In 1989, shortly after Bombardiers project launch of the Canadair CRJ, the Brazilian manufacturer Embraer decided to build a regional jet. To keep the costs low, the aircraft has much in common with the EMB-120. First blueprints had the engines located above the wings, but for lack of aerodynamic advantages they were put to the tail later.
The ERJ has the same fuselage diameter as the turboprop aircraft EMB-120. To be able to transport 50 passengers, the fuselage was stretched about ten metres. The ERJ got new swept-back wings to improve aerodynamics. It also got a modern glass flight deck which contains five Honeywell screens.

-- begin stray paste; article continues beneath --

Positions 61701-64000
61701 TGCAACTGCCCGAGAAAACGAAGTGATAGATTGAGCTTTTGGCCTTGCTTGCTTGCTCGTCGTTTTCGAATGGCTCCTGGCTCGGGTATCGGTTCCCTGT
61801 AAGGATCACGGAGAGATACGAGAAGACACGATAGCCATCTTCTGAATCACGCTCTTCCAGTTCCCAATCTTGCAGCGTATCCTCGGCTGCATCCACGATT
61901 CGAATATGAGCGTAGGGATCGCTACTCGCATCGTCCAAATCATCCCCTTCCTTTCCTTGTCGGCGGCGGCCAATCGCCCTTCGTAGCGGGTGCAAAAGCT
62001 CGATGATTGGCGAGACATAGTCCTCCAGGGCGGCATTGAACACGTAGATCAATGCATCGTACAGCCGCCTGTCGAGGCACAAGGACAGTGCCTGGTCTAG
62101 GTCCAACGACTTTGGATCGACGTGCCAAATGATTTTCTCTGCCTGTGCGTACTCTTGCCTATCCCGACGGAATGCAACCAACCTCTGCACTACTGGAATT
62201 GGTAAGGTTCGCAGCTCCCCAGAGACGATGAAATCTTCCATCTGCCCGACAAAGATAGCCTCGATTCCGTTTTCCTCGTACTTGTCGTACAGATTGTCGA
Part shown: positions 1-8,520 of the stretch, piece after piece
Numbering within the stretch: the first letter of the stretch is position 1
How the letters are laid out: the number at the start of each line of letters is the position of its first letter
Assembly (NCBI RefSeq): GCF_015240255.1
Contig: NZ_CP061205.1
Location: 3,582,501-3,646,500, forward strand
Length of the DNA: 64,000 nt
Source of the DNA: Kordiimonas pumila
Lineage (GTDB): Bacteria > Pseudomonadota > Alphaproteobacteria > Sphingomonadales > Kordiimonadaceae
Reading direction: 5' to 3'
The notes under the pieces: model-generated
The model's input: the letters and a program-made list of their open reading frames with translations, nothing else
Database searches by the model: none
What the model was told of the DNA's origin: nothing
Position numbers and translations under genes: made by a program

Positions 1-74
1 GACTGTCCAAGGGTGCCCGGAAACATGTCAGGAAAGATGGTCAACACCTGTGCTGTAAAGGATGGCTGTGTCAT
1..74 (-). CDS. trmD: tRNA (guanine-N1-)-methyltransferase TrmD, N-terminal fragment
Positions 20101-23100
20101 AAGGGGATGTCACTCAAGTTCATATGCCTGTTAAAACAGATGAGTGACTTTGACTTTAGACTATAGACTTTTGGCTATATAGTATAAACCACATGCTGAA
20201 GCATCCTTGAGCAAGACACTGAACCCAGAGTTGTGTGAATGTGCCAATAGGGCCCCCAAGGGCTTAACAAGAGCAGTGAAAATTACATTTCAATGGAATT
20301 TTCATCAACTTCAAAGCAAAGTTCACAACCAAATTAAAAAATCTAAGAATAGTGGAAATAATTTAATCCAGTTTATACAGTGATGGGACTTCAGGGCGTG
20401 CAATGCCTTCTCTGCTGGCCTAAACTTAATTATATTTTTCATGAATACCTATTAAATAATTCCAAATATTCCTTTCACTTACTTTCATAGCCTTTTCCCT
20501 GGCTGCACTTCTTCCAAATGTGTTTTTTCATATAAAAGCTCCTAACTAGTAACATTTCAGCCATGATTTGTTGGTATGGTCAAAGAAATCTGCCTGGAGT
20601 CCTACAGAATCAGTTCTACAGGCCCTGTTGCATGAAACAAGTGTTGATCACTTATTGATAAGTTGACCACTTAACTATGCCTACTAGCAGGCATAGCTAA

The ERJ family consists of the ERJ-135, ERJ-140 and the ERJ-145. Depending on the model, 37 through 45 passengers fit into the ERJ. Compared to the ERJ-145, the ERJ-135 is about four meters shorter. Many airlines that operate a big fleet of ERJ own all three models, as e.g. the largest customers, American Eagle and Continental Express, do.
The ERJ's first flight was in 1995. The first serial aircraft went to Continental Express at the end of 1997. Soon it came clear that Embraer had developed an incredibly successful regional jet, which lifted the Brasilians into the Olympus of aircraft manufacturers within shortest time.